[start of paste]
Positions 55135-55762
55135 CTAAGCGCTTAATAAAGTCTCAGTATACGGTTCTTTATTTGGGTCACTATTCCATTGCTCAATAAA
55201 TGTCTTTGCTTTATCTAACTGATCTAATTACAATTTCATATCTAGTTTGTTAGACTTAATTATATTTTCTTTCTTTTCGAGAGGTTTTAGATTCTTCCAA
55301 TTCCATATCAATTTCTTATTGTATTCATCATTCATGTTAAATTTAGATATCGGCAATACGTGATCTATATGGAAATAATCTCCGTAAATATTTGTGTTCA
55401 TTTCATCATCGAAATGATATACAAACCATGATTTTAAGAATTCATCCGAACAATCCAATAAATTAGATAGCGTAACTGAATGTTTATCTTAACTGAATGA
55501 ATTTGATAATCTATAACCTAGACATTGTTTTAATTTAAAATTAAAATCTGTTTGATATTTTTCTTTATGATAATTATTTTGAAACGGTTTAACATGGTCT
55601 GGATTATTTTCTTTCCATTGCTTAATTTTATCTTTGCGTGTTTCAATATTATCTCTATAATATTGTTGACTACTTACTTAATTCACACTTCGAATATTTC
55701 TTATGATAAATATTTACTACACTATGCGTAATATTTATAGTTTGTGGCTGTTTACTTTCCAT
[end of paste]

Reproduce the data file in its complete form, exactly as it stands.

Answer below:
Positions 55135-55762
55135 CTAAGCGCTTAATAAAGTCTCAGTATACGGTTCTTTATTTGGGTCACTATTCCATTGCTCAATAAA
55201 TGTCTTTGCTTTATCTAACTGATCTAATTACAATTTCATATCTAGTTTGTTAGACTTAATTATATTTTCTTTCTTTTCGAGAGGTTTTAGATTCTTCCAA
55301 TTCCATATCAATTTCTTATTGTATTCATCATTCATGTTAAATTTAGATATCGGCAATACGTGATCTATATGGAAATAATCTCCGTAAATATTTGTGTTCA
55401 TTTCATCATCGAAATGATATACAAACCATGATTTTAAGAATTCATCCGAACAATCCAATAAATTAGATAGCGTAACTGAATGTTTATCTTAACTGAATGA
55501 ATTTGATAATCTATAACCTAGACATTGTTTTAATTTAAAATTAAAATCTGTTTGATATTTTTCTTTATGATAATTATTTTGAAACGGTTTAACATGGTCT
55601 GGATTATTTTCTTTCCATTGCTTAATTTTATCTTTGCGTGTTTCAATATTATCTCTATAATATTGTTGACTACTTACTTAATTCACACTTCGAATATTTC
55701 TTATGATAAATATTTACTACACTATGCGTAATATTTATAGTTTGTGGCTGTTTACTTTCCAT